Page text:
Now. I appreciate that is an odd start to this report. Hot Water Comedy is probably the nicest comedy room in the North West now, the laughter reverberates and builds, it’s a friendly crowd, the compere is a little too good for comfort and you feel incredibly looked after every time you do it. But it is the gig that makes me panic and worry.

I suspect the reason is that I learn how to do comedy on their comedy course and so have always had a relationship with performing there as it being a huge deal. I gigged at the Crown, the pub where I first met them and it was dingy and dirty but it was the room I learnt in, it felt so incredibly natural to gig there. The Holiday Inn I struggled with – it was too cold and “business” as a venue for my personal taste. I think think was the point I started to build it up in my head – I think I worried that I’m going to let people down who are expecting better and the surroundings at the Holiday Inn were better, just not for me.

Now installed at their custom new venue I had visited a few times to look around and knew it was an ace space. A Saturday night as paying audience confirmed it. Essentially I didn’t want to be shit in such a well set up room.

So was I?

In a nutshell no. I was okay. By no means perfect, but i got the laughs, some lovely comments afterwards, and a slightly awkward moment where someone complimented my set and I froze and said “are you sure”,

Key things learnt.

  • I’ve got a new keyboard. Knowing what all the buttons do is essential as my start was weak because I pressed the wrong one.
  • My opening is still a bit ropey, the first proper song needs to be punchier and get people on board and at the moment I’m missing this from my set.
  • Doing a song about racism in a pitch black room illuminated only by the swaying light of the audience’s phones and 2 cigarette lighters is cool as fuck. Excellent from Binty in dimming the lights.
  • The sound in the room is great but really difficult to judge on stage.
  • I ran out of time for new stuff which I am desperate to test properly.
  • I need another “70s TV Star” reoccuring song to throw in.
  • My set lasts 14min without really trying and with taking out 2 songs.
  • I need to have free CDs to give out at the end. (or maybe for £1 if it goes well!)

End result
My performance: 7.5/10

Also on who were massively impressive and have also appeared in The Skinny:
Simon Lomas – First time i’d seen his set – very clever, brave with pauses, some smart but simple crowdwork.
Hannah Platt – Seen this set before but it’s getting more layered with extra callbacks that I enjoyed.

Oh and here’s the song I didn’t do…

Gig Report #6 – Albion, Warrington

This is a gig I’ve done before (as compere and doing storytelling) and while I love it to pieces it can be a bit tricky sometimes.

The seating configuration is in thrust, so, as you’ll see from the video below there’s audience behind and in front of me. This means that delivery becomes harder – I realised that trying to offer nuanced facial expressions is part of where i get some laughs so I lost that a bit as well as good eye contact. I also found myself getting a bit distracted and riffing more than I should and bumping bits of material so I can hit the songs I want to test quicker.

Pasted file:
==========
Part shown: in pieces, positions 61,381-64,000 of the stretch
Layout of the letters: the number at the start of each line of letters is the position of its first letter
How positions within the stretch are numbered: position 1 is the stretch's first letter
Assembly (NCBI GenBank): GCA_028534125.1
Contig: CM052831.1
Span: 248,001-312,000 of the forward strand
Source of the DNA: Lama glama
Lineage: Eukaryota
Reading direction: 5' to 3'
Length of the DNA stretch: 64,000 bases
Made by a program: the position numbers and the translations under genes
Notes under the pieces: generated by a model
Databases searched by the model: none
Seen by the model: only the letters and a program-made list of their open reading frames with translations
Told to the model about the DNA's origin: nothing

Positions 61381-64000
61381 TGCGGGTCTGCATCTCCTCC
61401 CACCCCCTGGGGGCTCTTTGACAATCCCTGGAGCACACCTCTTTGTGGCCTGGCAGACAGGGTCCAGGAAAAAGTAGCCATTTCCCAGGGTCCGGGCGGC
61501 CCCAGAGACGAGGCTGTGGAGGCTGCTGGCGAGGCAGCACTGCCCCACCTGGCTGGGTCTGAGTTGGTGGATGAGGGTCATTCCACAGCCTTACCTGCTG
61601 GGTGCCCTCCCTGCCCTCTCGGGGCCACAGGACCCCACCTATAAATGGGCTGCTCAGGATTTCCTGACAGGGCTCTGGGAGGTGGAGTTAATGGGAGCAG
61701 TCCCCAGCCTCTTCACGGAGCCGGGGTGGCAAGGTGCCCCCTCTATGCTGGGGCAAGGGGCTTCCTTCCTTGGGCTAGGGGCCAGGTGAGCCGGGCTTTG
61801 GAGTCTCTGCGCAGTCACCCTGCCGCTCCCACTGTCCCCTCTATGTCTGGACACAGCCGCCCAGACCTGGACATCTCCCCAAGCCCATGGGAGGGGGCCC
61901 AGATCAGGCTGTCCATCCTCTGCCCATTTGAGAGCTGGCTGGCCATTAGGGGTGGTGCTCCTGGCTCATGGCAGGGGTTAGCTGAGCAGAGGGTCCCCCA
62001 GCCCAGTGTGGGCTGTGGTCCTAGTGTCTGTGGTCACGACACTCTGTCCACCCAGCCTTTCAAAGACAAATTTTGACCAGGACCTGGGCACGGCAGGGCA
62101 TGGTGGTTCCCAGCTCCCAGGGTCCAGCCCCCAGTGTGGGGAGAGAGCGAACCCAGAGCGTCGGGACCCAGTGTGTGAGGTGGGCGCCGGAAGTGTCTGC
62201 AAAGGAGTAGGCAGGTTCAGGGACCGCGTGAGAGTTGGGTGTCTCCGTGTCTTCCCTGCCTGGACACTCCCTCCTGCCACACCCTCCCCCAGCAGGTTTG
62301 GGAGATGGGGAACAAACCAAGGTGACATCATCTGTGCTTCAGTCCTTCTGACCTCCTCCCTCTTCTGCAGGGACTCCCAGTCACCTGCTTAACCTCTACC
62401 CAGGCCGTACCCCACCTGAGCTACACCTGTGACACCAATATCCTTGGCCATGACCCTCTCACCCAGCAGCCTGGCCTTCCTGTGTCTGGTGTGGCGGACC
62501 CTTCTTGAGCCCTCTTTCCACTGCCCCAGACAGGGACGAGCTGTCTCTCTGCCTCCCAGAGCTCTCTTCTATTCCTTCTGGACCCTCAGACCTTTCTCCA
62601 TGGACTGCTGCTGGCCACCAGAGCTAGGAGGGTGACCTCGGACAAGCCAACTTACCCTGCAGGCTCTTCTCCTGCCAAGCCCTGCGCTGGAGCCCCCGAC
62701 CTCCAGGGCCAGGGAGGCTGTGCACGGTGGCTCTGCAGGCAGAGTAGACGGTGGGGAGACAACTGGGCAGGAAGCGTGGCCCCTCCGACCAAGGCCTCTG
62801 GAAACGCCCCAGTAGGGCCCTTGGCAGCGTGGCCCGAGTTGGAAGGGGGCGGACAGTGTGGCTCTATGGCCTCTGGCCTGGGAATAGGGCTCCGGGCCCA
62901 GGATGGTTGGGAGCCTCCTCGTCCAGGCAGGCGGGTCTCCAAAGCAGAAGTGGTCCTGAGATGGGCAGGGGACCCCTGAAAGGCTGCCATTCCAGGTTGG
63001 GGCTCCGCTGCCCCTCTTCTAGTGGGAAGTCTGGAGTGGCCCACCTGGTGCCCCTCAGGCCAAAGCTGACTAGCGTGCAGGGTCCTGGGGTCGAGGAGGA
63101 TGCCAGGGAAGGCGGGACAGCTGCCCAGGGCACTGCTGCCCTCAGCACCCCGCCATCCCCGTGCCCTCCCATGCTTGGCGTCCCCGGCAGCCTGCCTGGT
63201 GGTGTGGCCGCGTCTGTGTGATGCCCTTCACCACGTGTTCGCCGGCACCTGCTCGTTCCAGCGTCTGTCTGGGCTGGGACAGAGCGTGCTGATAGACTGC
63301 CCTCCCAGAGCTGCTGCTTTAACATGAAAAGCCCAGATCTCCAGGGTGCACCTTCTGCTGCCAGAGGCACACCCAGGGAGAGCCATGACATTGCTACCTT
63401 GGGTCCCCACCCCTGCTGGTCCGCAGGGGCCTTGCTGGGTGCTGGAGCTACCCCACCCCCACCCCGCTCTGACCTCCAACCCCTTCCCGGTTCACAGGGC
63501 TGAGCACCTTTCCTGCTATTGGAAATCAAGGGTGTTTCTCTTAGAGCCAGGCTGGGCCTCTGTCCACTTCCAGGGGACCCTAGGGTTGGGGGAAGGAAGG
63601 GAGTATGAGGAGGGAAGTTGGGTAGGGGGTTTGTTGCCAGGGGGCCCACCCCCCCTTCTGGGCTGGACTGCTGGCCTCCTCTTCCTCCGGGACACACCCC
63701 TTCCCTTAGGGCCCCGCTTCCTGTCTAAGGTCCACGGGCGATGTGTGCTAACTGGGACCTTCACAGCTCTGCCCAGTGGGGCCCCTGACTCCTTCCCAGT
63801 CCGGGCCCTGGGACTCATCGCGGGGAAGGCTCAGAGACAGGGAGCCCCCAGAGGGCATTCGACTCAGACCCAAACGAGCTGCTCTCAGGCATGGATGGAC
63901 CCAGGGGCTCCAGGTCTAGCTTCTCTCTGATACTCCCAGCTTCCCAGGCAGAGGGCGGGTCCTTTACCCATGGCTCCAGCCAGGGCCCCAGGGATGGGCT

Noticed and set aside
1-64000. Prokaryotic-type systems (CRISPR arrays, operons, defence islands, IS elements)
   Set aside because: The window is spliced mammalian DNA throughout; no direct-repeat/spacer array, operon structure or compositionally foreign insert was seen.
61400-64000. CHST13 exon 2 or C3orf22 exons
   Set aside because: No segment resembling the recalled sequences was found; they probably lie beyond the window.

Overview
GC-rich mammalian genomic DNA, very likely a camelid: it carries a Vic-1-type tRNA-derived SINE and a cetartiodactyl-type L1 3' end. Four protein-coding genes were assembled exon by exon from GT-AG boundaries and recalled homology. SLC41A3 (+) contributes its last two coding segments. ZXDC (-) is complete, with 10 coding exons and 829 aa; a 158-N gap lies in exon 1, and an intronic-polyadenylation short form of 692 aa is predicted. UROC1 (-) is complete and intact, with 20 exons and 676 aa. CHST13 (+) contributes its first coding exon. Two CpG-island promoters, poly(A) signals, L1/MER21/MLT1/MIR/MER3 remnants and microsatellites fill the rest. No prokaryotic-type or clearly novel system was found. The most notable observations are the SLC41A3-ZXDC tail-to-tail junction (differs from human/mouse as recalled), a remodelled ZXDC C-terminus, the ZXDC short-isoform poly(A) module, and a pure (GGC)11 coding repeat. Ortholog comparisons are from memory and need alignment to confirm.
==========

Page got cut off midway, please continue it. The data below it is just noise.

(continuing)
I think the main thing I learnt was how important doing a sound check is (it was a bit unbalanced at the top) and being disciplined, it took me longer than usual to get them onside and even at the end it felt like by dicking around at the start I’d lost something.

I need a stronger song / set piece after my opening song Bestiality, it needs a follow up or something to contextualise it.  I have 3 types of songs, the crude big laugh, the smartly clever and the link. I always worry about the smartly clever and the quieter songs as they’re not belly laughs, but the addition of the link element (70s TV star here) really helps when it follow straight on, it moves from thoughtful to dark and provides a dynamic shift that I quite like.


  • 3 x big hitters, relatable, fun and probably a little filthy
  • 2 x smart quieter songs, more personal but poignant, maybe a waltz
  • Find another song link cycle (like 70s TV Star)

Here’s a bit of the video from the night.


Gig Report 4 & 5 and some stuff about theatre…

It’s been a week or two since I last put my gig report online so I thought it’d be high time to keep up and write up what’s been happening. Well, I’m now up to gig 5 of my return and I’ve still not died hideously on my arse…

Gig 4 was Danny Mc’s gig at Alexanders in Chester. I arrived horrifyingly early to discover that I was both the only act and only audience member. Turns out I was very, very early. A nice crowd of 25 people came down and it was a fun, nicely set up room. I tried a couple of new bits with some bits that I know are solid. So “70s TV Star” as a reoccurring theme was tested and seems to work nicely to keep people on their toes, although disappointingly I did the two setup verses and then entirely failed to do the big payoff punchline – if I remember to do it then I’ll be a happy man. My dialogue was a little too whimsical and I needed to develop the punchlines and throwaways that litter those sections more to get that gradual build to support the main punchlines. I ended with “I love you” which is replacing “David Cameron Song” as my closer at the moment. It’s not quite strong enough, but offers plenty of opportunity to play with the audience and demand their participation.